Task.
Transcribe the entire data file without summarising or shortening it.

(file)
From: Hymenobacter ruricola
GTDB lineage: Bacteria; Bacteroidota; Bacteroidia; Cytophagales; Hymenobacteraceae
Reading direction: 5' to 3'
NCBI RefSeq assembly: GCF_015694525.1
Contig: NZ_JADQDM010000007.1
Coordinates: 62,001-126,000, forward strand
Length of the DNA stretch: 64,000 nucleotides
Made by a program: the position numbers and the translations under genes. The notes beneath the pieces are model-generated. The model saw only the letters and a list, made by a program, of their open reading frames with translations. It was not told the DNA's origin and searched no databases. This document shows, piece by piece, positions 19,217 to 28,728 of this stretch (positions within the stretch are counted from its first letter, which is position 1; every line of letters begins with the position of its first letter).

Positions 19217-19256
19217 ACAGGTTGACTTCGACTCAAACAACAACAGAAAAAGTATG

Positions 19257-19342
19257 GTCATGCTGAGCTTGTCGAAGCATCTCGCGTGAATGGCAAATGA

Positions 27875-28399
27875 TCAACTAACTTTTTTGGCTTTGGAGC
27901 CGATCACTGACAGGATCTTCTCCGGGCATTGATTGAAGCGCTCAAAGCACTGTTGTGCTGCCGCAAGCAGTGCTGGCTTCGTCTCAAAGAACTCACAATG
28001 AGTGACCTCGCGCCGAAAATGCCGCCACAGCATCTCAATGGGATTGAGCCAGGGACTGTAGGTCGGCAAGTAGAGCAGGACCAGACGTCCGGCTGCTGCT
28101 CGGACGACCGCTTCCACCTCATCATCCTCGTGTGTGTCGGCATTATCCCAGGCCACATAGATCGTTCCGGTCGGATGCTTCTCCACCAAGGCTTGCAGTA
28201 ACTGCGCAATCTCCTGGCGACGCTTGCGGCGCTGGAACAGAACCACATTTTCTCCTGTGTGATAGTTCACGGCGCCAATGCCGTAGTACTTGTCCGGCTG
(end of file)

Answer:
From: Hymenobacter ruricola
GTDB lineage: Bacteria; Bacteroidota; Bacteroidia; Cytophagales; Hymenobacteraceae
Reading direction: 5' to 3'
NCBI RefSeq assembly: GCF_015694525.1
Contig: NZ_JADQDM010000007.1
Coordinates: 62,001-126,000, forward strand
Length of the DNA stretch: 64,000 nucleotides
Made by a program: the position numbers and the translations under genes. The notes beneath the pieces are model-generated. The model saw only the letters and a list, made by a program, of their open reading frames with translations. It was not told the DNA's origin and searched no databases. This document shows, piece by piece, positions 19,217 to 28,728 of this stretch (positions within the stretch are counted from its first letter, which is position 1; every line of letters begins with the position of its first letter).

Positions 19217-19256
19217 ACAGGTTGACTTCGACTCAAACAACAACAGAAAAAGTATG

Positions 19257-19342
19257 GTCATGCTGAGCTTGTCGAAGCATCTCGCGTGAATGGCAAATGA

Positions 27875-28399
27875 TCAACTAACTTTTTTGGCTTTGGAGC
27901 CGATCACTGACAGGATCTTCTCCGGGCATTGATTGAAGCGCTCAAAGCACTGTTGTGCTGCCGCAAGCAGTGCTGGCTTCGTCTCAAAGAACTCACAATG
28001 AGTGACCTCGCGCCGAAAATGCCGCCACAGCATCTCAATGGGATTGAGCCAGGGACTGTAGGTCGGCAAGTAGAGCAGGACCAGACGTCCGGCTGCTGCT
28101 CGGACGACCGCTTCCACCTCATCATCCTCGTGTGTGTCGGCATTATCCCAGGCCACATAGATCGTTCCGGTCGGATGCTTCTCCACCAAGGCTTGCAGTA
28201 ACTGCGCAATCTCCTGGCGACGCTTGCGGCGCTGGAACAGAACCACATTTTCTCCTGTGTGATAGTTCACGGCGCCAATGCCGTAGTACTTGTCCGGCTG